In May 2015, Ernst and Young, one of the big four accounting firms, announced that it would remove the degree classification from its entry criteria, after its internal research of more than 400 graduates found ‘no evidence’ that success at university is linked to achievement at the firm.
The firm went even further when it said it was getting rid of its policy of requiring a minimum of a 2:1 or 3 B’s at A-Levels, in order to present opportunities to applicants “regardless of their background”.
Questions over the relevance of a university degree continue to challenge the Ugandan education sector and many people, including parents, students and employers, cannot help but wonder - is it really worth the investment?
Back in the good olden days, possession of a university degree could almost guarantee its holder instant entry into the workplace. Then, degrees were rare and it is argued that graduates were better trained than today.
I have personally encountered many university graduates who cannot say or write three correct English sentences. Also, I have heard of multiple cases involving Ugandan professionals, especially those in the medical discipline, who seek employment abroad but somehow fail to pass the competency examinations which would permit them to practice in those designated countries.
As an MBA student at Makerere University is excitedly thinking of a promotion, increased earning potential and job security upon graduation, his/her colleague at Harvard or Stanford University is thinking of how to start and run a business!
Most business courses in our universities are designed to primarily impart skills needed for careers in management but little attention is paid to entrepreneurship. Entrepreneurship is a combination of different variables and is geared towards risk-taking and testing oneself. It tests every part of who you are; your passion, your endurance, your perseverance and your leadership skills, among others.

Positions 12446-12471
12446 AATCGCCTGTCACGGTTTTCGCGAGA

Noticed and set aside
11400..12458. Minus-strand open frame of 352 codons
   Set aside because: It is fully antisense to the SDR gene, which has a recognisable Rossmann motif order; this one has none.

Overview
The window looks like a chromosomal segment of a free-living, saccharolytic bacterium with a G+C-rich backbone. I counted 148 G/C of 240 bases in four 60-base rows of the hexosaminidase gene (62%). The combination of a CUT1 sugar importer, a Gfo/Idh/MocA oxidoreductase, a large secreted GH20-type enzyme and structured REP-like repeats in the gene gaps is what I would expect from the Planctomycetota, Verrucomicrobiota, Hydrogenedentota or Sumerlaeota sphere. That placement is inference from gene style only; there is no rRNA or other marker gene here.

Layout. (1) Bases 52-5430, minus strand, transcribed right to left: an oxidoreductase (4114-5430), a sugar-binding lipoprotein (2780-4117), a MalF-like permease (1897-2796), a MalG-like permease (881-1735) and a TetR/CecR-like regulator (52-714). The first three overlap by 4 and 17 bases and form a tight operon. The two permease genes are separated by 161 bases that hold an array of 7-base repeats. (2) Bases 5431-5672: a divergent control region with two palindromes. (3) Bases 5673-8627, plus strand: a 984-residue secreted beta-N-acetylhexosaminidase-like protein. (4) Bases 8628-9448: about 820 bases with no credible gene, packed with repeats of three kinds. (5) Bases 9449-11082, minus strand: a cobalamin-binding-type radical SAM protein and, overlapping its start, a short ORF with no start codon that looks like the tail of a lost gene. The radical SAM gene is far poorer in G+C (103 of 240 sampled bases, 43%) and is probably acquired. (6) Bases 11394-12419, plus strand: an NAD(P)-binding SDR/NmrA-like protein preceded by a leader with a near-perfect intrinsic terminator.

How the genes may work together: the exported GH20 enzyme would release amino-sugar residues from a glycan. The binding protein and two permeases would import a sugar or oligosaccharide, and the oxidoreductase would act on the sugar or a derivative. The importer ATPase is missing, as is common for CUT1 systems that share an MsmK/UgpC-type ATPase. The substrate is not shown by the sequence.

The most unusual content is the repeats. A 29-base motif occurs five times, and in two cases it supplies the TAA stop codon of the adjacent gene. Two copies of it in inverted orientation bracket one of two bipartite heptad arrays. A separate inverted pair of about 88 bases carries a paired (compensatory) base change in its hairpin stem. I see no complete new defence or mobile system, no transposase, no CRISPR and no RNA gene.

Take a look at the university technical courses such as engineering. In search of work and practical training, many students and graduates majoring in these courses find themselves at local workshops and garages in Katwe, Ndeeba, Kisekka Market in Kampala and other locations spread across the country. Mind you, these workshops are mostly owned and operated by school dropouts and to them, such business lines could have been selected as a last resort to improving their economic livelihoods.
Technical and vocational education in Uganda is still generally regarded by many as education for the intellectually inferior students and is associated with non-prestigious blue-collar employment. Yet this form of education has often been highlighted as one of the key tools needed in bridging the appalling skills gap in the country.
Despite the above challenges, I strongly believe university education is key in accelerating our country’s economic development and it is also a critical component of human development. An educated population is vital in today’s world, with the convergent impacts of globalisation, and the increasing importance of knowledge as a main driver of growth.
To realise the full benefits of university education, the government and private sector players need to immediately modernise it in the face of changing needs and technologies. Ultimately, the higher education sector needs an overhaul and reshaping in order to give it new life and a new relevance, including transforming institutions to meet changing social needs.
Mr Mukalazi is the country director ofEvery Child Ministries Uganda.